Dying Without a Will in Kansas
The Kansas Probate Code for Intestate Estates
The Kansas probate code decides who inherits from a deceased person's estate when a resident dies without a last will and testament, or if he lives elsewhere and owns property located within the state. This part of the probate code is known as intestacy succession laws and they cover various situations.
When the Decedent Is Survived by a Spouse and/or Descendants
If the deceased person is survived by a spouse and/or descendants -- children, grandchildren or great-grandchildren -- his estate is distributed to them in one of the following scenarios under the Kansas probate code:
- The decedent is survived by a spouse and descendants: The surviving spouse inherits one-half of the deceased spouse's probate estate and his descendants inherit the other half per stirpes.
- The decedent is survived by a spouse and no descendants: The surviving spouse will inherit the deceased's entire probate estate.
- The decedent is survived by descendants and no spouse: The deceased person's descendants will inherit his entire probate estate per stirpes.
"Per stirpes" means each heir takes by representation -- the deceased parent is represented by his children for purposes of settling the estate. For example, if the decedent had a spouse, one child, and two grandchildren, but his child is no longer living and is the parent of his grandchildren, the grandchildren would each receive half of their deceased parent's one-half share or 25 percent of the estate each.
When the Decedent Is Not Survived by a Spouse or Descendants
If the decedent is not survived by a spouse or any descendants, the intestacy laws in Kansas look for more distant relatives.
- The decedent is survived by a parent or parents but no spouse or descendants: The decedent's parents inherit the entire estate in equal shares if both are living. If only one is living, the entire estate goes to that parent.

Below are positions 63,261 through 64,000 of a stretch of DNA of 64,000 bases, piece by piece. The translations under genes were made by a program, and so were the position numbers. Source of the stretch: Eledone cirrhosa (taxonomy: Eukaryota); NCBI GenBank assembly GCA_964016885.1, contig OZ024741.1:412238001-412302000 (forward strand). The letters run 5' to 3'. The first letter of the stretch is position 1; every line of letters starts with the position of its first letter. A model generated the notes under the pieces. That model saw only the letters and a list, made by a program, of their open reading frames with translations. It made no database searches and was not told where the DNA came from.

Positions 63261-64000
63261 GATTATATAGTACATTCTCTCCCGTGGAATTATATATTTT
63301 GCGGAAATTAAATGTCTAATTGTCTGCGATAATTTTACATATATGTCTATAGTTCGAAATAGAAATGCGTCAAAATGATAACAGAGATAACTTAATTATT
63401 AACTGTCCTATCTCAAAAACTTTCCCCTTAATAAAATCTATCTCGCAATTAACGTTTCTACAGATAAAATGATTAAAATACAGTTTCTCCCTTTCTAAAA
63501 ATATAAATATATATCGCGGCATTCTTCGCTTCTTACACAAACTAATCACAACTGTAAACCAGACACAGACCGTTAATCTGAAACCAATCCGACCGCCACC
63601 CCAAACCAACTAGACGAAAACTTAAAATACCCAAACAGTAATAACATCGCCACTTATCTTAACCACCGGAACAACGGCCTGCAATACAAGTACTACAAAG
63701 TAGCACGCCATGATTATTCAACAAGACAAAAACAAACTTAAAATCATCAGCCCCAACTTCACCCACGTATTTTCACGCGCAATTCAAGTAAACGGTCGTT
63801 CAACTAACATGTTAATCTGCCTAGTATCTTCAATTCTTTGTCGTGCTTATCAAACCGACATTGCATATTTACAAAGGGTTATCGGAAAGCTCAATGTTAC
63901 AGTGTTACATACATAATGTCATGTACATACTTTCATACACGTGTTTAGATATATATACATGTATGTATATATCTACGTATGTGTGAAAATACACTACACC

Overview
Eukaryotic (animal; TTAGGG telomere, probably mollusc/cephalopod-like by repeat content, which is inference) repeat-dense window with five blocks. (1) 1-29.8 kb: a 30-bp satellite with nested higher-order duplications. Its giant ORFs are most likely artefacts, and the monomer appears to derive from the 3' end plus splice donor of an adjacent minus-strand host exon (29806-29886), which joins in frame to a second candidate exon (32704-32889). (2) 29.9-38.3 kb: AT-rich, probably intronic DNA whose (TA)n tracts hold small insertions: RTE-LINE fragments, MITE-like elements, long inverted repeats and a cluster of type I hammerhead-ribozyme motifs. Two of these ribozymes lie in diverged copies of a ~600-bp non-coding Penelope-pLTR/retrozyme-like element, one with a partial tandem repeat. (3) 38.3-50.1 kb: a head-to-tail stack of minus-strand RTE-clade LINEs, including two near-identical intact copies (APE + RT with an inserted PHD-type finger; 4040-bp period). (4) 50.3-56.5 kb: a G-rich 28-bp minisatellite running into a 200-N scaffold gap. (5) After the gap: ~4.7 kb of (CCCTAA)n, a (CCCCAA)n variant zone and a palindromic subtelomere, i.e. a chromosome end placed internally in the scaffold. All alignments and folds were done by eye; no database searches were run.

- The decedent is survived by siblings or the descendants of siblings, but no spouse, descendants or parents: The deceased person's brothers and/or sisters, and the descendants of deceased brothers and/or sisters, inherit the entire probate estate per stirpes.
- The decedent is not survived by any family members: In the unlikely event that the deceased person is not survived by any family members, the entire probate estate will escheat to Kansas -- the state will get everything.
What Will You Inherit From a Kansas Intestate Estate?
Even if you determine that you are entitled to an intestate share of a relative's Kansas estate, you may not inherit anything. Your relative may have left only non-probate property that passes directly to named beneficiaries and is not subject to intestacy laws. The debts he owed at the time of his death may exceed the value of the probate estate. This makes the estate insolvent. Heirs can only receive a share of what's left after all the decedent's debts and taxes have been paid, so they would receive nothing if the estate does not contain enough property and funds to go around.
State laws change frequently and the following information may not reflect recent changes in the laws. For current legal advice, please consult with an attorney. The information contained in this article is not legal advice and is not a substitute for legal advice.